The Magistrate, up until his incarceration, is constantly relating to the Orient of the barbarian girl and prisoners as their superior, an indisputable cog within the colonial machine.

For decolonization to be a possibility, figures must exist that vehemently oppose colonial rule. The Magistrate, the de facto leader of the small province of the Empire he governs, shows a lack of power, a lack of aspiration towards decolonization, but also shows an acceptance of colonial rule. A colonizer himself, he repeatedly shows himself to be invested within colonial rule. When he shows sympathy or kindness towards the barbarians, it is mostly due to an opposition to Joll’s cruelty, his means and not his motives. Without colonialism the Magistrate would be without social standing, financial support, or clout. His livelihood and his ideal future of a ‘quiet life’ is dependent on the continuation of colonial rule and so his sympathies become mere intellectual indulgences. His sympathy but lack of action is representative of the now often caricatured liberal: intellectually inquisitive but reluctant to act. After his incarceration, however, the Magistrate’s sympathies begin to develop into a moderate opposition to the Empire, largely in part to his submission to torture and humiliation and a deeper understanding of the treatment the colonized suffer under colonial rule. With his altered sentiments towards the Empire, his being stripped of title and power, and the unofficial withdrawal of imperial forces from the border region previously under his governance, the Magistrate of the novel’s conclusion is shown to be more aware of the nuances of colonialism and the difficulty of decolonization.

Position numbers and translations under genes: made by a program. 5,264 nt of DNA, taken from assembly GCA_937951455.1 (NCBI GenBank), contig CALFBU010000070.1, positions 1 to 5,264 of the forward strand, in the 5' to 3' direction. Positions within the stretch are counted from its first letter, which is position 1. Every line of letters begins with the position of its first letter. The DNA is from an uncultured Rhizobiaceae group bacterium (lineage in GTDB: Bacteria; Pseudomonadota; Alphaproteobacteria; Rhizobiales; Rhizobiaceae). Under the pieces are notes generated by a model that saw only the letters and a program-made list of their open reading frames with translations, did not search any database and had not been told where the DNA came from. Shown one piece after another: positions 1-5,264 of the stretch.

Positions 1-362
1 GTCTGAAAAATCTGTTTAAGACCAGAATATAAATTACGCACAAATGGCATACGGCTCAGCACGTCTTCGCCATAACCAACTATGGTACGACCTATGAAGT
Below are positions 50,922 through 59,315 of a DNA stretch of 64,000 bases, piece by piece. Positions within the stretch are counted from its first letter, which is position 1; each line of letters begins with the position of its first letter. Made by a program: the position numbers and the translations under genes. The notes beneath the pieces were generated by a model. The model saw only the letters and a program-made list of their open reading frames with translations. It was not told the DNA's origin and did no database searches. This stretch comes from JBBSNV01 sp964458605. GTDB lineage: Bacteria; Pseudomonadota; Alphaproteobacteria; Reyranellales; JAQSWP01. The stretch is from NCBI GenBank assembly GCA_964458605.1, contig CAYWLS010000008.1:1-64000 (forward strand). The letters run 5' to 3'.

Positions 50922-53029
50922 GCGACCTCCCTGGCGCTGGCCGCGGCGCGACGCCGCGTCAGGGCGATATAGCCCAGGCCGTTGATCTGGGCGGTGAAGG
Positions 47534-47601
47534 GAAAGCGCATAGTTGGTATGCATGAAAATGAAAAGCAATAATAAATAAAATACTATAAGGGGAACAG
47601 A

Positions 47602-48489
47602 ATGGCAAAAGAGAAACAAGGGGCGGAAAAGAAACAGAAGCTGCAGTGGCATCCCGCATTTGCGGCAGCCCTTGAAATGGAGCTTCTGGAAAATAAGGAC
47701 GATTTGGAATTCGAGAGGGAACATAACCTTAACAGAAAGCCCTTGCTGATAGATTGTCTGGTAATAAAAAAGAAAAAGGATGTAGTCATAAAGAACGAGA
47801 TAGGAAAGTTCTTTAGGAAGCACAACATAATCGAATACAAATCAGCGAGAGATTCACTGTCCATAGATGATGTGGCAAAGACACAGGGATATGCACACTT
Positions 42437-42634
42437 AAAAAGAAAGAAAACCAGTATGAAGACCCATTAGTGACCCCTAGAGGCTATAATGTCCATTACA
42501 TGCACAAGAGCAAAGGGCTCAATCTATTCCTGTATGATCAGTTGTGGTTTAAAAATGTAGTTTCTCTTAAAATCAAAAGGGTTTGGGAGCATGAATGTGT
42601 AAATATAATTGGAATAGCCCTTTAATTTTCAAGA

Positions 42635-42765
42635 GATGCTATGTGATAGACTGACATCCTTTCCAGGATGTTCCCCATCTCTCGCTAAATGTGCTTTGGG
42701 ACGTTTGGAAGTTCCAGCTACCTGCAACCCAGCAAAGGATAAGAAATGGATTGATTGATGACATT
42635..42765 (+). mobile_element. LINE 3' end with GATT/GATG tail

The Magistrate's narrative in the final chapter acknowledges the problems that arise when the idealized, and so far only theoretical, decolonization becomes a reality. With the withdrawal of imperial forces the town becomes overrun with fear: